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Posted: 2/11/2013 6:04:35 AM EDT
I'm using the WI POA form dated 6/2000. It has blocks for witnesses, and a notary. Initially, it looks like either or (witnesses, or notary) would suffice. But now i'm starting to think both are needed. Can I have the signed document notarized, or would I need to have the notary witness the signatures? My dad is in a nursing home, so getting a notary there to witness would be kind of a PITA. Could be done, but....if it's not needed, rather not jump through the hoops.
Link Posted: 2/11/2013 6:10:11 AM EDT
Notary has to witness signatures.

In my opinion (but IANAL) it would be best to have both witness signatures and a notary.
Link Posted: 2/11/2013 6:12:40 AM EDT
[Last Edit: 2/11/2013 6:18:30 AM EDT by NAM]
Originally Posted By lokltrkr:
Notary has to witness signatures.

In my opinion (but IANAL) it would be best to have both witness signatures and a notary.


Crud. That's what I was afraid of. Looks like I have another useless piece of paper. Guess I need to find a traveling notary.

ETA: Here's the form I used http://legis.wisconsin.gov/senate/erpenbach/documents/powerofatty.PDF

Here's the newer version, with notary only, no witness.http://www.dhs.wisconsin.gov/forms/advdirectives/F00036.pdf
Link Posted: 2/11/2013 6:36:36 AM EDT
My wife is a notary, so she knows the "rules". Yes the notary must witness the signature, to verify the person signing is who they say they are.... that's the whole point of having a document notarized. If the person is not personally known to the notary, they must furnish proper ID.

When she got the notary credentials for her job at the bank, I thought "this is cool, I no longer have to search around for a notary if I need one"... like for my FL CCW. But, Nooooo! She cannot notarize stuff for family (me). Dumb, IMO. Who knows my identity better than someone I've been married to for 40 years?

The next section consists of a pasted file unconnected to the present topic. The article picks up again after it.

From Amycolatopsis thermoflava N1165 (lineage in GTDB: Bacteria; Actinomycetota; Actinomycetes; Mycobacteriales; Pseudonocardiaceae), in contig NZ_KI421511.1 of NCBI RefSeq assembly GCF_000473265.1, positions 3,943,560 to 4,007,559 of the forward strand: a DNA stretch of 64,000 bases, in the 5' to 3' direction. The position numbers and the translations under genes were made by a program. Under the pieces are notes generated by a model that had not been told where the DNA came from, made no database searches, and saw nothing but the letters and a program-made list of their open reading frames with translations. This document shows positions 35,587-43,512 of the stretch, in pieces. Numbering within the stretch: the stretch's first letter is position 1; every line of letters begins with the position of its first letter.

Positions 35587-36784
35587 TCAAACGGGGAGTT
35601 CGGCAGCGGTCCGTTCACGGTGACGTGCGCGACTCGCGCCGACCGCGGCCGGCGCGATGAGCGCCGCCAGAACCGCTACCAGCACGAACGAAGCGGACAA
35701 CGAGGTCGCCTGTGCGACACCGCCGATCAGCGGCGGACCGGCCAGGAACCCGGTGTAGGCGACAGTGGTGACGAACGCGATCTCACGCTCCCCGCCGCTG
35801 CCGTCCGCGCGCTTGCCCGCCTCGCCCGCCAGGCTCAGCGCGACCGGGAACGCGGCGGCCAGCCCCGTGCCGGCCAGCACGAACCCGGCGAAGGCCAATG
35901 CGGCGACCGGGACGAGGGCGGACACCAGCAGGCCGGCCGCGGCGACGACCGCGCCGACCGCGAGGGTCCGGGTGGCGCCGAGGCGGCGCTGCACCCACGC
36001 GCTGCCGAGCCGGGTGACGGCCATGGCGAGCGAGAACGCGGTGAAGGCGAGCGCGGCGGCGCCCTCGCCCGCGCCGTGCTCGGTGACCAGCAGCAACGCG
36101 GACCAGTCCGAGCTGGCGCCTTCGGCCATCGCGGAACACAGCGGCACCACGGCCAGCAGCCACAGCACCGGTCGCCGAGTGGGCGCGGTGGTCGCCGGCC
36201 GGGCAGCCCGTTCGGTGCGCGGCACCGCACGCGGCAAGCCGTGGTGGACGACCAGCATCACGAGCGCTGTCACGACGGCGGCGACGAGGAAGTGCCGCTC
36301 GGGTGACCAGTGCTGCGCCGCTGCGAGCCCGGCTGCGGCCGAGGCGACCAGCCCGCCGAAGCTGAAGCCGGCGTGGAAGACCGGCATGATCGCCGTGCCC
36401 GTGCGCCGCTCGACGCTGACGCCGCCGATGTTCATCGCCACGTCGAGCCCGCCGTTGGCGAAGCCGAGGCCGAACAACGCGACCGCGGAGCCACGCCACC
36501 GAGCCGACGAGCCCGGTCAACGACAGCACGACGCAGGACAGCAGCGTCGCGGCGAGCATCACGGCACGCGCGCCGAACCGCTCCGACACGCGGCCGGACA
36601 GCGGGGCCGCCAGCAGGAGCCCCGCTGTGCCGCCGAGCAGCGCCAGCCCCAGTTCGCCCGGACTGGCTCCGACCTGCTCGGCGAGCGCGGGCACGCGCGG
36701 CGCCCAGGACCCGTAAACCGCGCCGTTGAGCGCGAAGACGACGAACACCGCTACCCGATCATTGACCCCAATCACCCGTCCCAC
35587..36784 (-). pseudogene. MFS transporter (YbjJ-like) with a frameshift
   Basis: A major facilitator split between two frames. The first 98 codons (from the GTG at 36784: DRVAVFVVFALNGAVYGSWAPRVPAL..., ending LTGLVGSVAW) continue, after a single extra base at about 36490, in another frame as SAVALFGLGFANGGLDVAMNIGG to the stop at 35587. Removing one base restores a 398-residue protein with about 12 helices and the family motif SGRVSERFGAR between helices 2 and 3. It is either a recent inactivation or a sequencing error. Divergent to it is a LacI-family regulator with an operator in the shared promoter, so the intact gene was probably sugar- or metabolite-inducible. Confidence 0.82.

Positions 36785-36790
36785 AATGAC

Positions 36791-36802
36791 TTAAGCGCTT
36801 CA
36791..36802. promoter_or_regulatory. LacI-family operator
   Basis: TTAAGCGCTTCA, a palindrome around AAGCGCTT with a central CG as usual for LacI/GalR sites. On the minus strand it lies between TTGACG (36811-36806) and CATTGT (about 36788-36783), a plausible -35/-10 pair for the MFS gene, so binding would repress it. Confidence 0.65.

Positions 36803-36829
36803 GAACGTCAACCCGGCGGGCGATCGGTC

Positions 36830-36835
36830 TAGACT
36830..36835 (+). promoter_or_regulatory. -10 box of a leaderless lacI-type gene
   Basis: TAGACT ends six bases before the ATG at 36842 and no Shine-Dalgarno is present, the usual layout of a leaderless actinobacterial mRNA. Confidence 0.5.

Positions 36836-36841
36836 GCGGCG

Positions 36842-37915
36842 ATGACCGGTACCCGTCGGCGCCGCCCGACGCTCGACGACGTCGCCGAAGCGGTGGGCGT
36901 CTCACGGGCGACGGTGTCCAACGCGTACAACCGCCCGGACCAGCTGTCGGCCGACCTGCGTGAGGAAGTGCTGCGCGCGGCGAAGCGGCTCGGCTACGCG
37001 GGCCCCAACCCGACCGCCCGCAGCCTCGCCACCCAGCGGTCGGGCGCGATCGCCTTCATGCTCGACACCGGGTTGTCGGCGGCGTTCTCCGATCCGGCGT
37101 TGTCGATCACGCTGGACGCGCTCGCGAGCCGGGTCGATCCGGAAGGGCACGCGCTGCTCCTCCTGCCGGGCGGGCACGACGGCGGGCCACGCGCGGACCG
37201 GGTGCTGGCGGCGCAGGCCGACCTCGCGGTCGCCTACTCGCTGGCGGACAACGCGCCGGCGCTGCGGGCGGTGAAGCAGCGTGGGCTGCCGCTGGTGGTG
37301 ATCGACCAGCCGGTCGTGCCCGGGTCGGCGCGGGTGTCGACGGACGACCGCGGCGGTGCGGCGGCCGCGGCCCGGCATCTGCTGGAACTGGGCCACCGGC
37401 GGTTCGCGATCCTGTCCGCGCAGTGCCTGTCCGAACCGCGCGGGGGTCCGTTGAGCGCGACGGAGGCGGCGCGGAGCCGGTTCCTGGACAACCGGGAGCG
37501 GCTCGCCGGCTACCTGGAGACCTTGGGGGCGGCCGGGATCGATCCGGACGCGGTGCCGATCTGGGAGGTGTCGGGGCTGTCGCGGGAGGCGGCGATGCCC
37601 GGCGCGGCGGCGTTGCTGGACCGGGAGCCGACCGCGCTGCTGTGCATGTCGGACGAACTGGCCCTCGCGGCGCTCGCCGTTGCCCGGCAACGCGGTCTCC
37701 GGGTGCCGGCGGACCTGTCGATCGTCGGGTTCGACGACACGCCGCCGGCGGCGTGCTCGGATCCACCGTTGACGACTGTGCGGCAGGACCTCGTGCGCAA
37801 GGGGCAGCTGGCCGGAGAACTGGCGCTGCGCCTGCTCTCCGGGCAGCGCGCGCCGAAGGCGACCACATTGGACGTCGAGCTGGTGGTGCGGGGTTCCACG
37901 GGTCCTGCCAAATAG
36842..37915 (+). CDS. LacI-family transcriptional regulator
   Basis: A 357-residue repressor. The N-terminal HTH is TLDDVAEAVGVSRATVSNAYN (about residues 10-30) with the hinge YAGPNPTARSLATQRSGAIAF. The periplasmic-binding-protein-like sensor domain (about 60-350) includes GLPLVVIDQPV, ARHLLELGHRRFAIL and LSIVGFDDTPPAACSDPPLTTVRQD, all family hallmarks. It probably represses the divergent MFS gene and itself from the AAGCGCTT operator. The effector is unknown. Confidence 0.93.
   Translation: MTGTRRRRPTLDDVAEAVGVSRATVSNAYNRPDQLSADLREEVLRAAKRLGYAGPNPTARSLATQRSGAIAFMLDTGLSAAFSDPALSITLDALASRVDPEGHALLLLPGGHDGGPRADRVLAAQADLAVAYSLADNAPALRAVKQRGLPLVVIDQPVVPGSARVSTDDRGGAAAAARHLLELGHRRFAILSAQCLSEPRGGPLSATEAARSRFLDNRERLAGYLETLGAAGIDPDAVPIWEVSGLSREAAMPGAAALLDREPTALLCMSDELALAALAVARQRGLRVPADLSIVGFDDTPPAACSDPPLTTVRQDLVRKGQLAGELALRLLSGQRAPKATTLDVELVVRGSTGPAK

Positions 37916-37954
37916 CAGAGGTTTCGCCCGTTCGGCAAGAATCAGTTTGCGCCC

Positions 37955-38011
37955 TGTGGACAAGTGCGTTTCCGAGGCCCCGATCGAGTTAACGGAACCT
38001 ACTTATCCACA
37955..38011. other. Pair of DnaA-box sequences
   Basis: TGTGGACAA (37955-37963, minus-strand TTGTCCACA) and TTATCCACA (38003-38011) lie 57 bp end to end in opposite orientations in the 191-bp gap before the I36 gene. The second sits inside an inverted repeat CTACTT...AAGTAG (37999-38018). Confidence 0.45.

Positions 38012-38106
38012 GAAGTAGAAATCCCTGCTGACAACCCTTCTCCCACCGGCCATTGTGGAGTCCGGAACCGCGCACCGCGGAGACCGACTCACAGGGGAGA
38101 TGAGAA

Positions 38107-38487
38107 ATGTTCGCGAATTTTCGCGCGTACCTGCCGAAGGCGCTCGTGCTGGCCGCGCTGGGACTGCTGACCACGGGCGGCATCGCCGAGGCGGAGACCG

Link Posted: 2/11/2013 6:48:00 AM EDT
[Last Edit: 2/11/2013 6:49:31 AM EDT by NAM]
Originally Posted By rfb45colt:
My wife is a notary, so she knows the "rules". Yes the notary must witness the signature, to verify the person signing is who they say they are.... that's the whole point of having a document notarized. If the person is not personally known to the notary, they must furnish proper ID.

When she got the notary credentials for her job at the bank, I thought "this is cool, I no longer have to search around for a notary if I need one"... like for my FL CCW. But, Nooooo! She cannot notarize stuff for family (me). Dumb, IMO. Who knows my identity better than someone I've been married to for 40 years?


Yeah... mother in law is a notary, but that does me no good (and the fact that she lives in ND). I figured it was a one or the other kind of situation.... not witness AND notarize. But looks like I was wrong.

I guess it's time to find a traveling notary in the Portage area.
Link Posted: 2/11/2013 6:53:59 AM EDT
Originally Posted By NAM:
Originally Posted By rfb45colt:
My wife is a notary, so she knows the "rules". Yes the notary must witness the signature, to verify the person signing is who they say they are.... that's the whole point of having a document notarized. If the person is not personally known to the notary, they must furnish proper ID.

When she got the notary credentials for her job at the bank, I thought "this is cool, I no longer have to search around for a notary if I need one"... like for my FL CCW. But, Nooooo! She cannot notarize stuff for family (me). Dumb, IMO. Who knows my identity better than someone I've been married to for 40 years?


Yeah... mother in law is a notary, but that does me no good (and the fact that she lives in ND). I figured it was a one or the other kind of situation.... not witness AND notarize. But looks like I was wrong.

I guess it's time to find a traveling notary in the Portage area.